"They've made a mistake. The most important component is going to be the quality of the labor because all of the value is going to be driven in the production process, and I think that gets overlooked," Bruno said.
Bruno said work is part of the culture of the Chicago area. You see it in literary works like Sandburg's poem or Studs Terkel's book "Working." It comes from Chicago's long history of a destination for immigrants looking for work, whether from foreign countries or the American South.
It's become about identity and a sense of self-worth for people here.
"And I do think it's heightened in the Midwest and Chicago in particularly," he said.
Bruno said the Chicago work ethic extends to all kinds of workers: blue collar or white collar.
Gutierrez is persuasive on this also.
"And then you've got the management, the executives really where you can fill in the whole stack there in Chicago. And it's a central location that can go warehouse to warehouse or last mile if need be because it's a big population," he said.
Like Gutierrez noted, there are many other very good reasons for businesses to locate here in addition to the labor force: the central location in the country: access to transportation via O'Hare Airport, interstate highways or this being the only place in the country with seven major train lines; access to freshwater Lake Michigan water, a key factor in the manufacturing process.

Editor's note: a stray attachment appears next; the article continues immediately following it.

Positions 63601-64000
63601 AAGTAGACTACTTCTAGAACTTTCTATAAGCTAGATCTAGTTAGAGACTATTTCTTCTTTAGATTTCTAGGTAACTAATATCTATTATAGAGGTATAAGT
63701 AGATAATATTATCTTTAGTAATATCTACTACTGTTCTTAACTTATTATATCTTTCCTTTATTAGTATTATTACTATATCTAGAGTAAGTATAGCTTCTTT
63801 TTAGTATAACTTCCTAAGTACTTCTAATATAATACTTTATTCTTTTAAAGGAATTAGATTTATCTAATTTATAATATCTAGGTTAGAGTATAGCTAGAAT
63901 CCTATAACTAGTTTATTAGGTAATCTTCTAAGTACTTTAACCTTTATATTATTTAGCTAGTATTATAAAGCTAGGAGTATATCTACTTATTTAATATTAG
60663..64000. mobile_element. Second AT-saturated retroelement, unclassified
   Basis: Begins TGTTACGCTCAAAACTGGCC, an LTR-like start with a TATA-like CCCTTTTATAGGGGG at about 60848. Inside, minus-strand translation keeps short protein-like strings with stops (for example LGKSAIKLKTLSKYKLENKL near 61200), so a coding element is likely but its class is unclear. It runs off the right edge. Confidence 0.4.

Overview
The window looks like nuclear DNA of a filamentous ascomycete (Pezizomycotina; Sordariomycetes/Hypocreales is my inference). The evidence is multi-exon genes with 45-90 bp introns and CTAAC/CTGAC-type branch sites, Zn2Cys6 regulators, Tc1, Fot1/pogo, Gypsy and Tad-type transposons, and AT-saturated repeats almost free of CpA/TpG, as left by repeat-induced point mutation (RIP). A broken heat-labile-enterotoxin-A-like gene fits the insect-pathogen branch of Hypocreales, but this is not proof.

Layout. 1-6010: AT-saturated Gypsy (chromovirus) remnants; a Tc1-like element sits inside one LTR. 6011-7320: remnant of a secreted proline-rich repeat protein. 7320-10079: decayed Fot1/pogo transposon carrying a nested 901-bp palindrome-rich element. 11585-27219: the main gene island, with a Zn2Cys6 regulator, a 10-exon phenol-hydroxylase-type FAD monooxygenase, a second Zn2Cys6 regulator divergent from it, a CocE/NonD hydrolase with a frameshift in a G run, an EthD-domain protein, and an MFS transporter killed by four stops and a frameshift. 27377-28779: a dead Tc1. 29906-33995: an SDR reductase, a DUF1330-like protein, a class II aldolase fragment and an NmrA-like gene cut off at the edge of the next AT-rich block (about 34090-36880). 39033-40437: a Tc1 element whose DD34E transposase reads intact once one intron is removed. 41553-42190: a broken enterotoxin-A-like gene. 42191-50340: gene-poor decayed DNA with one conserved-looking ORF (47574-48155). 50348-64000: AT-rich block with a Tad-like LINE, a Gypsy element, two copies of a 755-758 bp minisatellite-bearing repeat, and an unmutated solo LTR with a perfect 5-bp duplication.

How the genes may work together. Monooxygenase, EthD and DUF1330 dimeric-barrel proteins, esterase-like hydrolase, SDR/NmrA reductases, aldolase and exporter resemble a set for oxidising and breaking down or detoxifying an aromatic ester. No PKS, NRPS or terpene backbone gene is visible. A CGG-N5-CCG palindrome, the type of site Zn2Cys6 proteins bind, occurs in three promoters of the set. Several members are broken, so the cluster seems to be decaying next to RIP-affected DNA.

But today we're focusing on the Chicago-area worker.
A large labor pool
The sheer size of the Chicago area -- about 6 million people in Cook, DuPage, Kane, Lake, McHenry and Will counties -- makes this a great place to locate a business. Illinois has about 560,000 manufacturing workers now, said Denzler, down about 20,000 from before the pandemic but up about 30,000 from the low point last year.
Nationally, he said, there are 800,000 open manufacturing jobs. That's up from a previous high of 437,000 open manufacturing jobs, illustrating the national worker shortage.